Education in the Judea-Christian and Greco-Roman traditions: From family-centred education to the teacher-slaves
Among the Hebrews: Education is initially the responsibility of families and involved reading, writing and the history of their religion. It was based on sacred texts. Mathematics, astronomy, literature and geography were taught at more advanced levels.
In Sparta: Education in Sparta aimed to train and build brave, strong and patriotic soldiers. It consisted in training for the hunt and in physical and military exercises.
In Athens: Depending on the social status, the level of instruction was not the same. The son of a craftsman would simply learn to read, write and count. The wealthier population would receive a complete education in order to become real citizens. Education aimed to harmonise body, art and soul.
In Rome: Education is military, patriotic and utilitarian: reading, writing, calculus, military training and of course dedication to the motherland. Thereafter, grammar and rhetoric become more and more present at school.
Among the Hebrews: Teachers were well regarded because the Talmud placed them above the father.
In Athens: Until the age of 5 or 6 children were educated by women. When they reached 7 years of age, their education was provided by teacher-slaves. The slave would accompany the children to their lessons and insure that they behaved. A grammarian taught reading, writing, mythology, calculus as well as drawing and geometry. A citharist (player of zither) taught music and a palestra taught gymnastics.
In Rome: Military and religious education was given in the family. From the age of 12, a grammarian taught , grammar and literature in Greek, followed by in Latin. From 17 years of age, a rhetorical orator prepared them for public speaking.
Among the Hebrews: Study of sacred texts with teaching based on discipline, rituals, music and dance.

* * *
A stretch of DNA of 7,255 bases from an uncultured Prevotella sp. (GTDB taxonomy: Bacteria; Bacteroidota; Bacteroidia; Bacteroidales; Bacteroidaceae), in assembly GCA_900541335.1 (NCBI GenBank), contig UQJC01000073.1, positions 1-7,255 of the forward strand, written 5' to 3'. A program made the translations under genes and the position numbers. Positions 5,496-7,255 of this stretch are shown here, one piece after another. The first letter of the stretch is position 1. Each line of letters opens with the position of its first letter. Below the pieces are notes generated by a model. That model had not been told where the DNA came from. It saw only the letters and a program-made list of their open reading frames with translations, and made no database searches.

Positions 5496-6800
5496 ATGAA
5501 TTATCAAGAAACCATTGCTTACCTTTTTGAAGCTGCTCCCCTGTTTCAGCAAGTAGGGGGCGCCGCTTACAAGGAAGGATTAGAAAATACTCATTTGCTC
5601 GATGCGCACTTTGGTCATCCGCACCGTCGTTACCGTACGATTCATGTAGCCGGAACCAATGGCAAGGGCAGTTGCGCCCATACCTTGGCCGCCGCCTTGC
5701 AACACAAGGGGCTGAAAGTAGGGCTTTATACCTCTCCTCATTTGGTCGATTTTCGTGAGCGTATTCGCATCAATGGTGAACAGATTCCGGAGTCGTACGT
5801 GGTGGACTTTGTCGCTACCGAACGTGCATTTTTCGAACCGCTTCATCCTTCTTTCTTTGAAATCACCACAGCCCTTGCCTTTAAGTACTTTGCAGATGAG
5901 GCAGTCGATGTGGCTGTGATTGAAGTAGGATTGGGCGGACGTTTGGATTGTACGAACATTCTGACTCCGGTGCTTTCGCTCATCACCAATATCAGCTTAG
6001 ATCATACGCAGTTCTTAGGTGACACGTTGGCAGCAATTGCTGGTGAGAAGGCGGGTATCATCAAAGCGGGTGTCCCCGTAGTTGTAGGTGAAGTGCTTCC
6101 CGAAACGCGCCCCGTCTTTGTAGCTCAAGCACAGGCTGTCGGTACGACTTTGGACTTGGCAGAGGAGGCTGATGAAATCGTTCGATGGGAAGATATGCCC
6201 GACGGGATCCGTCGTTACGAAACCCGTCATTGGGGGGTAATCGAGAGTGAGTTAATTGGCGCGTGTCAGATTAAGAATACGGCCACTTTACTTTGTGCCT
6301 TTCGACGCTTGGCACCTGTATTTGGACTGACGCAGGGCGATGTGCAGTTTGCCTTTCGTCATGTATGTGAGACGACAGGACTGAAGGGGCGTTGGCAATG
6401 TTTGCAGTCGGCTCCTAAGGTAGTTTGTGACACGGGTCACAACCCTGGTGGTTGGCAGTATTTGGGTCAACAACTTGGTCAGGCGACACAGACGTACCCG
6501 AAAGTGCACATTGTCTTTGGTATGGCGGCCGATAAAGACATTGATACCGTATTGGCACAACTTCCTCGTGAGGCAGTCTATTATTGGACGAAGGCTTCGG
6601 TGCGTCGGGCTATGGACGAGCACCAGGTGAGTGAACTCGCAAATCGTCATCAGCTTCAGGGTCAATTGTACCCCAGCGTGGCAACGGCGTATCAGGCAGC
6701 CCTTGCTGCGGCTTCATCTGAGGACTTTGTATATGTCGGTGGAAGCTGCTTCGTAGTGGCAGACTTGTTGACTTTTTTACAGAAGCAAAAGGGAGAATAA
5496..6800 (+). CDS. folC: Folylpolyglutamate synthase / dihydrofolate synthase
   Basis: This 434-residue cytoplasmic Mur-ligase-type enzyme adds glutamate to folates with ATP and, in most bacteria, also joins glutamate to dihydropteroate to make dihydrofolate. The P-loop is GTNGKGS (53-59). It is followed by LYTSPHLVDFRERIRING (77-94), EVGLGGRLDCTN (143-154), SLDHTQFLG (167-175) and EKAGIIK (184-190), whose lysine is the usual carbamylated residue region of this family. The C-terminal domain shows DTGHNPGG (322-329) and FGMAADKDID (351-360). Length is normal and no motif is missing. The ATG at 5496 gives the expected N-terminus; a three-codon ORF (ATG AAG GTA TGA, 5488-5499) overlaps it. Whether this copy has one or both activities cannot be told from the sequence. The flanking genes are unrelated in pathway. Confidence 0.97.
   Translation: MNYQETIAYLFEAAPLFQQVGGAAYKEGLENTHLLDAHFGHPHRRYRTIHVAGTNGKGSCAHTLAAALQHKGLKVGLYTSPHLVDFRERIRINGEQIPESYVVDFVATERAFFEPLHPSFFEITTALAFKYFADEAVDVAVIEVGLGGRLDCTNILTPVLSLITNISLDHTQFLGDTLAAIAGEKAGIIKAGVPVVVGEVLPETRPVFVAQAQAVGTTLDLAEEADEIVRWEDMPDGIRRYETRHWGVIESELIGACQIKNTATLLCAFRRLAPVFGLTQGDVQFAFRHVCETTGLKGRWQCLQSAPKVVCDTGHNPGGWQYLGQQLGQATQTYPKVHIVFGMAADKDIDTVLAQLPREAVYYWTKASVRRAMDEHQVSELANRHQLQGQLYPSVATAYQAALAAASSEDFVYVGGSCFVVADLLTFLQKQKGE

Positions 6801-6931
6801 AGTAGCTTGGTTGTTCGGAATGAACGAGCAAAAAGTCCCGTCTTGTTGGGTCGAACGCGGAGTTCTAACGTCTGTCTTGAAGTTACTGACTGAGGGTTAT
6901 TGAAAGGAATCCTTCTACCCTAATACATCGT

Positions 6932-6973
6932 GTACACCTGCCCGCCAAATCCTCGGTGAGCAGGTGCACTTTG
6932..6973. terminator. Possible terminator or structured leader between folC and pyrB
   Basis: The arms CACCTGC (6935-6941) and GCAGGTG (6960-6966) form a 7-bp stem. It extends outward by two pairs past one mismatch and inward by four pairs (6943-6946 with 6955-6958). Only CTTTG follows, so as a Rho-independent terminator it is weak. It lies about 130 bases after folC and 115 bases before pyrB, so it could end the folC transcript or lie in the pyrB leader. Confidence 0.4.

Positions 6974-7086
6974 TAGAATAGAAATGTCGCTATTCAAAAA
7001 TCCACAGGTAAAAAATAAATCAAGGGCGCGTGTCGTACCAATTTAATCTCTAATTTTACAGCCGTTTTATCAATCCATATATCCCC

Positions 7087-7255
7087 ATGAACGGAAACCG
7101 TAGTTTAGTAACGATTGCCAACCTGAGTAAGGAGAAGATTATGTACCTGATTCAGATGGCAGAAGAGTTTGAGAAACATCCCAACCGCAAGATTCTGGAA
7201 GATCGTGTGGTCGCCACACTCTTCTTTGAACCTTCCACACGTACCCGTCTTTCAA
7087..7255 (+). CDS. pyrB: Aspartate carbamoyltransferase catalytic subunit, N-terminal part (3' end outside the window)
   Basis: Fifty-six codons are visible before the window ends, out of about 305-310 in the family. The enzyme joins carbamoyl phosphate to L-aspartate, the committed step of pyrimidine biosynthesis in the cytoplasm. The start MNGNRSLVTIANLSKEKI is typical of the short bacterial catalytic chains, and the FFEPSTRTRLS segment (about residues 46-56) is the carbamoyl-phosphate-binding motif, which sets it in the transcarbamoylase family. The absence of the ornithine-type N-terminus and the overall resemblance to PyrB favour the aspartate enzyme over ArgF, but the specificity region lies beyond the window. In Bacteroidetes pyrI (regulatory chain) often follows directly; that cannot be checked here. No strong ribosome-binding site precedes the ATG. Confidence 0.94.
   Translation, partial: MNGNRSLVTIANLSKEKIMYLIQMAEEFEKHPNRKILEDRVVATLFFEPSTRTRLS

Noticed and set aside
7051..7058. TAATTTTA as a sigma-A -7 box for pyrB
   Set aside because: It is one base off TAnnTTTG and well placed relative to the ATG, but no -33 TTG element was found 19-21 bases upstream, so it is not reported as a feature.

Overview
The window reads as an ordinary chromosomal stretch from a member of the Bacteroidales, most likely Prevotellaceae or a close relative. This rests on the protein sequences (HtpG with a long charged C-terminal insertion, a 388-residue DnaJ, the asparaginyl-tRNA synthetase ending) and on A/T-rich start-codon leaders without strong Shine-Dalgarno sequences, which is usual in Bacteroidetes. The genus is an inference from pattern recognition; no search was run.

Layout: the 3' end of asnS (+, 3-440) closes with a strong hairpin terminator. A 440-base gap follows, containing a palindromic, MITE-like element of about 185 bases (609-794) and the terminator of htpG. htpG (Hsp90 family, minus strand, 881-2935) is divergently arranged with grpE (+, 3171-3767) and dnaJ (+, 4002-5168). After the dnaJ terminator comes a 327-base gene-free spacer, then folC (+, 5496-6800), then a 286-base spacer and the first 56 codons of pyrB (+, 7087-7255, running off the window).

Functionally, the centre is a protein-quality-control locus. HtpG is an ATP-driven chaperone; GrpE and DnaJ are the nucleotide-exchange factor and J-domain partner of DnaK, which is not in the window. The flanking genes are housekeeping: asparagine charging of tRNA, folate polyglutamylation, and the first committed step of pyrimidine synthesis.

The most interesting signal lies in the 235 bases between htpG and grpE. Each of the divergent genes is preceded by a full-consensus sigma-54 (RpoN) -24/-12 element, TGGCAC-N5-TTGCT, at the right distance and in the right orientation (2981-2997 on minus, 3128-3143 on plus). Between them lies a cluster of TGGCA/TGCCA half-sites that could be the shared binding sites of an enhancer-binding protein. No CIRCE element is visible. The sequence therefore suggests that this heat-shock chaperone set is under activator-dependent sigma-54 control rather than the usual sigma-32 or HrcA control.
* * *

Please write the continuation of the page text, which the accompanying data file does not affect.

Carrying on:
In Sparta: Physical blows and suffering aimed to harden children.
In Athens: Children memorised and recited excerpts from Aesop and Homer. Rituals, dances, singing, theatre, games and parades were also a part of their education.
In Rome: Discipline, respect for power and imitation were important aspects of education.
Among the Hebrews: Poor children helped their parents with their work and girls helped with household chores. Higher education was given by priests and scribes in the prophets’ schools. The first elementary schools and the idea of free and obligatory schooling are introduced.
In Athens: Schools for grammar and music are private with teachers competing for students. Schools run by rhetorical orators and sophists taught public speaking and philosophy.
In Rome: Those with enough money called on slave-tutors and on private schools.
In Sparta: Girls and boys received similar education which was aimed at preparing them for being of service to the community. Children belonged to the state.
In Athens: Education aimed at giving both a sense of order and of beauty. Professional education was limited since most needs were fulfilled by the large number of slaves. Manual labour was scorned and only girls with a high-born background were taught to read and write.
In Rome: Girls were limited to being educated within their families. Greek was progressively replaced by Latin.
Key concepts and important figures: Spartan military education, the slave-tutors of ancient Greece, sophism and the art of rhetoric.
Further readings (in French):
Vial Jean, « L'éducation dans les civilisations antiques, ancêtres du monde occidental », Histoire de l'éducation, Paris, Presses Universitaires de France , «Que sais-je ?», 2009.